It'll be hard to argue that organics do or don't make you live longer for at least another generation, but you can get a quicker sense of food-safety issues surrounding organics. According to the Center for Global Food Issues (which supplies the the numbers for an article Cracked.com refers to twice), organic foods account for only 1 percent of the U.S. 's food supply, but eight percent of its e. coli cases.
Cracked.com doesn't note, however, that the CGFI is part of the Hudson Institute, a conservative think tank with a definite agenda when it comes to agriculture, and has come under criticism from various scientists' groups.
4. Organic farming may not help the environment.
There's something to be said about this. If you're buying produce from an organic farm in, say, St. Louis, you're really not doing much to reduce your carbon footprint by paying to have it shipped to you in, say, Miami Beach, Fla. And, since organic farming is less efficient than what's now considered conventional farming, it requires more land, spelling disaster for certain dwindling ecosystems.
That said, the article doesn't delve into the fact that a growing number of people in the U.S. have the option of buying from local farms that use organic methods. But the whole eat locavore vs. organic thing is a whole 'nother issue.
5. You're not sticking it to the man by buying organic.
Here's something most of us can agree on. Corporations are nothing if not good at sniffing out new ways to make money, and the fact that organic food grew into a $40 billion worldwide industry by 2006 wasn't because mom-and-pop organic farms everywhere started suddenly thriving.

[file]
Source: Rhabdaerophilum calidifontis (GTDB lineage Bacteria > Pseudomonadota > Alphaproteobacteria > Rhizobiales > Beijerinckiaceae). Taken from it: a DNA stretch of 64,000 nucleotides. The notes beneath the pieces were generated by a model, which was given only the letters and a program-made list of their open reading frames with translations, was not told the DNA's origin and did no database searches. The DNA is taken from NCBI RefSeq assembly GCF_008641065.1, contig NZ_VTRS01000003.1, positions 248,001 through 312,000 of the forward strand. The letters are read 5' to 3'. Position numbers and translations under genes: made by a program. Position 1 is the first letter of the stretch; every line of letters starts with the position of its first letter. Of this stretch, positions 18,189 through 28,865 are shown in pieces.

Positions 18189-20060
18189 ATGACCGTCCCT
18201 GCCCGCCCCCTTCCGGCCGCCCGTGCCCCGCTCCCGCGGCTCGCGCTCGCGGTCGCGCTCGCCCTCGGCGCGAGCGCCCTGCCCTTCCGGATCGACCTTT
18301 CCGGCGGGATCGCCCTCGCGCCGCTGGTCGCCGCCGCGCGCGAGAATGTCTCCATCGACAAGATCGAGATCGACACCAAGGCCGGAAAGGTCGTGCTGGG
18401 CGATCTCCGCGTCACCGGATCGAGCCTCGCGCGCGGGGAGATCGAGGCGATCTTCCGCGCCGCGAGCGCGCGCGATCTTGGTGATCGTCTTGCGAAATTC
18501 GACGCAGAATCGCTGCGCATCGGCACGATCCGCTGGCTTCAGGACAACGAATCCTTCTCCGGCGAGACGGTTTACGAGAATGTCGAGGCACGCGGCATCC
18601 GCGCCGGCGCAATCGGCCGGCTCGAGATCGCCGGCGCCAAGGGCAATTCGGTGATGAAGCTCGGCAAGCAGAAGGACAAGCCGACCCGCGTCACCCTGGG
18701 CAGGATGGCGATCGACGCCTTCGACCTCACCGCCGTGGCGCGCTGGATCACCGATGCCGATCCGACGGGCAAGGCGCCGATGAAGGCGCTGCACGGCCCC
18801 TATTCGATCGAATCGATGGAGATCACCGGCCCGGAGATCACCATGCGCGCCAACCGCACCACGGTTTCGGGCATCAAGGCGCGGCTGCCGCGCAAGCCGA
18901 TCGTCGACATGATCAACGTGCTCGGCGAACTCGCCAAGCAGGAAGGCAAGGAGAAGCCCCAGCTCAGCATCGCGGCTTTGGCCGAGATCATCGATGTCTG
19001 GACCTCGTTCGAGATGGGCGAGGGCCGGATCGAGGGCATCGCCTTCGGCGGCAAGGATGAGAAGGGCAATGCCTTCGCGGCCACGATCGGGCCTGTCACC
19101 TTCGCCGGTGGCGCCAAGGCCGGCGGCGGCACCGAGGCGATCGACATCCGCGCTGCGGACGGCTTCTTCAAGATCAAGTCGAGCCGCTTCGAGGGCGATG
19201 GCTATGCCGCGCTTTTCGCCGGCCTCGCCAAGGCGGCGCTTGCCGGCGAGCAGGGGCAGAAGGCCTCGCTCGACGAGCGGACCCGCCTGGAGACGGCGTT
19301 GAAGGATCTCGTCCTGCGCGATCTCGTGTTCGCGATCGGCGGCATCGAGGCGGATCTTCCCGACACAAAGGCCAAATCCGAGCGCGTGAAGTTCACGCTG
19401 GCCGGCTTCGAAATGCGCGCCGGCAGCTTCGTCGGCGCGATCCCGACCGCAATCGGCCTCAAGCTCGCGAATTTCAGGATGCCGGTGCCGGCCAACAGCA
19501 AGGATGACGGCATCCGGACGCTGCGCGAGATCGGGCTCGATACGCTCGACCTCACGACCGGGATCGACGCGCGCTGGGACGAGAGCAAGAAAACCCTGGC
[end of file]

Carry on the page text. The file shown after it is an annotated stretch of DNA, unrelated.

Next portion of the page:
Using old-fashioned-sounding brand names, their powerful established distribution networks and billions of dollars of corporate muscle, Big Ag has taken over the organics section of your supermarket, invaded your pantry, and even had a hand in helping the government define what "organic" means.
If you think you're living off the grid by buying Muir Glen, Naked Juice or Boca, think again. (General Mills, PepsiCo, Kraft Foods.)
6. Organic food doesn't necessarily taste better.
This wasn't one of the article's arguments, but it's one worth mentioning. In the new, revised edition of Mark Bittman's all-important book "How to Cook Everything," he adds a section that sums up the philosophy he and many other at-home chefs take toward the organics issue: "This is a political question, not a cooking question."
When it comes to preparing food for yourself and your family, let taste be your guide: "Buy local when you can. Buy the best food you can when you can't find local.
Before I get lambasted as either a corporate stooge or a hacky-sack-playing hippie, let me note that I, like a lot of people, haven't decided either way about organic foods yet, though I am fairly disturbed by the straight-out propaganda coming from both sides. But I am willing to hear the arguments from both sides, and do so with an open, if naturally skeptical, mind. More so if they don't involve the words "Nazi" or "sheep," and don't devolve into shrill demonizing.
Now convince me.
By Michael Y. Park